After playing for awhile, we all walked over to the adjoining cemetery to meet up with Steve, Teresa and their family. Their daughter Amanda is buried there. I remember Mike telling me the story of how he and Mary drove down there for her funeral and how heart breaking that was. That was right before Mike and I had met. While I've never had the honor of meeting that beautiful little girl, it was quite apparent that she has a lot of people who love her and her spirit was very present there that day as her family gathered around her grave and left flowers for her to enjoy. There was such a feeling of peace there and I couldn't help but reflect and be thankful for the plan of salvation and the ordinances that bind us as eternal families.
We all headed over to Aunt Barbara's house and spent the rest of the afternoon and evening there. It was so wonderful to be there. Mike and I have spoken about this and we both felt as though we were in the midst of such goodness there. We were honored to have been included in the evening meal and then we had such fun just talking and getting to know everyone better. We are so blessed to be able to call them all family. How lucky we are to be associated with such wonderful and good people! I thank them for gathering us into their fold and allowing us into their circle. (Of course they have us pining after the warmth of Arizona now... but that's a post for another day!) Here are some pictures snapped while we were there:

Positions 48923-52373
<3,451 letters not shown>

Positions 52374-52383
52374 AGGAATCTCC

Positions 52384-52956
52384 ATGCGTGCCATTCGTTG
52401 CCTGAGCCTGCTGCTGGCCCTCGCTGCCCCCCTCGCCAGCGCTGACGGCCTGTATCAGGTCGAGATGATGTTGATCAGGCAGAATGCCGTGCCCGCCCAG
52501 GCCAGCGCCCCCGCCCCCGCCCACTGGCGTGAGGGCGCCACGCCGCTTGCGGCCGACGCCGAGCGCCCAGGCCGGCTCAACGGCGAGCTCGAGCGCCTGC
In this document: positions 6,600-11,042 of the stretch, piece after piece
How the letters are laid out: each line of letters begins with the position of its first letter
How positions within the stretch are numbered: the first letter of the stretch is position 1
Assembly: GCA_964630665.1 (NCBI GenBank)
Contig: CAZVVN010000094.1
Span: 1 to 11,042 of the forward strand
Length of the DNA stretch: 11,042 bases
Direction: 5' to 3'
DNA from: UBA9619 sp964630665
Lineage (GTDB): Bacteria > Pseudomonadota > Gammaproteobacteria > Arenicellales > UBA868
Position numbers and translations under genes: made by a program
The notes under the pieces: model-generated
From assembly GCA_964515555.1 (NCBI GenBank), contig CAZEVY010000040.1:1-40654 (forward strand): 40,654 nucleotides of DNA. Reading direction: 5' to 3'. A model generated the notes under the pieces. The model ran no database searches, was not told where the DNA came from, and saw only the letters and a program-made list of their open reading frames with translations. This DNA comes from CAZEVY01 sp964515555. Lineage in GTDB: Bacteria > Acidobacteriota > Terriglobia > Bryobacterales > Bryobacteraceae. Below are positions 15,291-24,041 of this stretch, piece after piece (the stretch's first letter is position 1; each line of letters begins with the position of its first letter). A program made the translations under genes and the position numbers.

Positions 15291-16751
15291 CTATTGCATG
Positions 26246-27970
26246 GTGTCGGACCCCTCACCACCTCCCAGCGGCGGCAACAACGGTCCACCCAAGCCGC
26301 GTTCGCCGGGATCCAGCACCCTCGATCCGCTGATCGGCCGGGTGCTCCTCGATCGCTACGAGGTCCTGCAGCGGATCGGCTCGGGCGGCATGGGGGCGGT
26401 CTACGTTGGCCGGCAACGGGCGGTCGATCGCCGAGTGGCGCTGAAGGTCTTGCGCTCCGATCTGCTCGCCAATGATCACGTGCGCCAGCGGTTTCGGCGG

We headed out pretty late. I believe it was about 9:30pm. We stopped for a snack and then headed back over the pass. It was very foggy in places and the temperature was hanging right around freezing. There were some twists and turns that were a bit treacherous, but we made it home safe and sound, just after midnight. What an amazing weekend! Truly, we are so blessed!
We had the absolute honor of being invited to the 50th wedding anniversary celebration for Uncle Phil and Aunt Barbara. The moment the invitation arrived in the mail, I marked March 20th on my calendar and was so excited to make plans! In a time when the national divorce rate hovers around 50%, 50 years is an amazing accomplishment. Certainly it is worthy of a celebration! It was wonderful to be there and to connect and reconnect with so many people!! I'll write more about our weekend tomorrow. Right now we are into the wee hours of the morning and I need to wrap things up!
We went on a really fun adventure to Ephrata this past weekend. We went to celebrate the 50th wedding anniversary of Uncle Phil and Aunt Barbara. I'll write a completely separate entry about that. But in the meantime, I wanted to post a few pictures from Friday afternoon. We had some time between dinner and the party and headed over to the local elementary school to let the kids play and burn off some energy. They had so much fun. The picture above is my favorite of the weekend. There is something about it that just sings to my heart. Ethan and Sierra always seem to connect with one another. I think that what I love about this picture is that it shows the love that they have for each other, as well as how playful they are. They're so cute together!
I have attached some other photos as well. One of the things that I never can get over when I'm in central Washington is how absolutely big and stunning the sky is. It seems to just go on forever, the view uninhibited by tall trees or buildings. The beauty is breathtaking in its own special way.